An ongoing issue with an exhaust fan is still preventing the new, and otherwise completed, Grand Central Madison station for the Long Island Rail Road from opening, MTA Chairman and CEO Janno Lieber said Wednesday.
Lieber had planned to open the station to commuters before the end of 2022, before saying in December that the exhaust issue was forcing them to pause those plans.
“I’m not putting a date on it, but we’re making progress,” Lieber told reporters following an unrelated press conference. “It’s as if you had a walkthrough of a house that was done, and you can smell the new house and you can smell the new paint, and they told you there’s still a village code inspection that needs to take place.”
The MTA has pointed to the fan problems for nearly a month as the source of delays on the nearly $12 billion project. On Wednesday, Lieber rejected the suggestion that staffing shortages were to blame.
The station, part of the greater East Side Access project, is meant to give LIRR commuters direct access to MetroNorth commuter rails and the subway lines that pass under Grand Central Station. The MTA estimates that just under half of commuters coming into the city via LIRR have to double-back from its terminus at Penn Station to reach destinations on Manhattan’s east side.
The project was originally scheduled to be completed in 2011, and has seen its cost balloon by billions of dollars since then. Yet it could still open in January, Lieber said.
The issue now, Lieber said, centers on air being pushed down from Grand Central Terminal — under which Grand Central Madison has been constructed, 17 stories below ground — that is interfering with a single exhaust fan for the lower station meant to quickly extract smoke in the event of a fire or other emergency.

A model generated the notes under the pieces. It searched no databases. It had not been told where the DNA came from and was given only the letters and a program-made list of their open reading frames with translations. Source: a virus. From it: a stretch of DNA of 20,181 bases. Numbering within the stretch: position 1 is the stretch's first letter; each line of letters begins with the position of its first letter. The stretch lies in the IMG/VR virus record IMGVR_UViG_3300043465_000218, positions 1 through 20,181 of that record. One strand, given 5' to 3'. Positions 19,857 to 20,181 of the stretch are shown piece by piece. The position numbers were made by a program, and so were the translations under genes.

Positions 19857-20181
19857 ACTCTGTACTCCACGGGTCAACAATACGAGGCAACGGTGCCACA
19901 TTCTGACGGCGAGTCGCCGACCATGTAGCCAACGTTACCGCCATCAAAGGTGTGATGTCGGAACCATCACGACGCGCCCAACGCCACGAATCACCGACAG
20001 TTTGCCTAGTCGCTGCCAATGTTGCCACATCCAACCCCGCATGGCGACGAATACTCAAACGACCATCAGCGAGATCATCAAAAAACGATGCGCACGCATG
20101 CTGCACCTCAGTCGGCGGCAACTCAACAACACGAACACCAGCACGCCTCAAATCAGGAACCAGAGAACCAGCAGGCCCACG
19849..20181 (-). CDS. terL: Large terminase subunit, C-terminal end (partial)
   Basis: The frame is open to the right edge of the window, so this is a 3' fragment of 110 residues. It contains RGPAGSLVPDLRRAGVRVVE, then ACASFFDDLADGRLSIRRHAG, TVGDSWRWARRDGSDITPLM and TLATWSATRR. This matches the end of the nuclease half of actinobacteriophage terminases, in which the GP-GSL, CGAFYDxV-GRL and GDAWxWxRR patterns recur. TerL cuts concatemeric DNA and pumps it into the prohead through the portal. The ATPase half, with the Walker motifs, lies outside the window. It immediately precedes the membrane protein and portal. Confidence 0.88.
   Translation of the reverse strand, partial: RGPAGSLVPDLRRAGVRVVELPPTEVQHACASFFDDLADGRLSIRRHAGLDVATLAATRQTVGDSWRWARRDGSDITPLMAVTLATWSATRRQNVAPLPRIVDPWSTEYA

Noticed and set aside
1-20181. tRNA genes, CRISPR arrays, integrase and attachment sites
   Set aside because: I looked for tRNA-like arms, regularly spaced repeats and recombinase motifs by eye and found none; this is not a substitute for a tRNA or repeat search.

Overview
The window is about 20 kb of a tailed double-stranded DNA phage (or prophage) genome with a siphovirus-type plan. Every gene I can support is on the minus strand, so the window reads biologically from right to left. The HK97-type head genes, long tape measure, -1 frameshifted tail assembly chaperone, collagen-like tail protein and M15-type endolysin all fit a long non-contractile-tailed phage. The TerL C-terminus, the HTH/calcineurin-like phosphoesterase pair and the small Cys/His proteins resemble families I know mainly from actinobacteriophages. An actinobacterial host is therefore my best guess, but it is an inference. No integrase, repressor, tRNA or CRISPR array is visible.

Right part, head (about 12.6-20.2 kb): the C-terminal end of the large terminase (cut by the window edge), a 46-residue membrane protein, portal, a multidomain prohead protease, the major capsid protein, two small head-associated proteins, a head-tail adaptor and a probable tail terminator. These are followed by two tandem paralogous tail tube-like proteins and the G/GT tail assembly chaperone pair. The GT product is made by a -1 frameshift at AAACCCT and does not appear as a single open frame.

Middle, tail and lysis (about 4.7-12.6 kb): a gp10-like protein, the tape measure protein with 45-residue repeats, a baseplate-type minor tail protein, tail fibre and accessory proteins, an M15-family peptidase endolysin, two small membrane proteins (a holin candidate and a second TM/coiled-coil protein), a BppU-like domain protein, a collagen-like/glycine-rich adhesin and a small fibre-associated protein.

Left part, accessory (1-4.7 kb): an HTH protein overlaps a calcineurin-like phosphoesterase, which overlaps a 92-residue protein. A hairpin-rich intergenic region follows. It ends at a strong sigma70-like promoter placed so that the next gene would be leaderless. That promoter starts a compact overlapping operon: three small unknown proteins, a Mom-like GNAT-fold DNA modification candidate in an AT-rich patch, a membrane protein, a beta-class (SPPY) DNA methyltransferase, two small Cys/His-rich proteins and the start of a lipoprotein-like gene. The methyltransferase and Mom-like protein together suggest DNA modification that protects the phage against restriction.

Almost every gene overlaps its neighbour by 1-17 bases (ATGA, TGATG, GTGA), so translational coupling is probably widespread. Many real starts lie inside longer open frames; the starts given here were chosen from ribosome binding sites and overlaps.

The fan, in safety tests, has not yet satisfied code requirements. Lieber said that engineers for the project could be to blame, if they did not adequately take into account the air movement from the upper rail station.
Lieber said he did not “anticipate” any additional spending needed for the issues, and that insurance payouts from any engineers at fault could cover the costs — though the authority was still determining how to mechanically fix the issue.
“I’m not paying for extra work that is necessitated because someone, however well-intentioned, didn’t design something perfectly,” Lieber said.
Lieber added that the weekslong delay caused by the fan was an improvement over previous setbacks, which pushed the project back by years.
“This is a sea change we accomplished by saying we’re not pushing it out by years and decades anymore,” he said.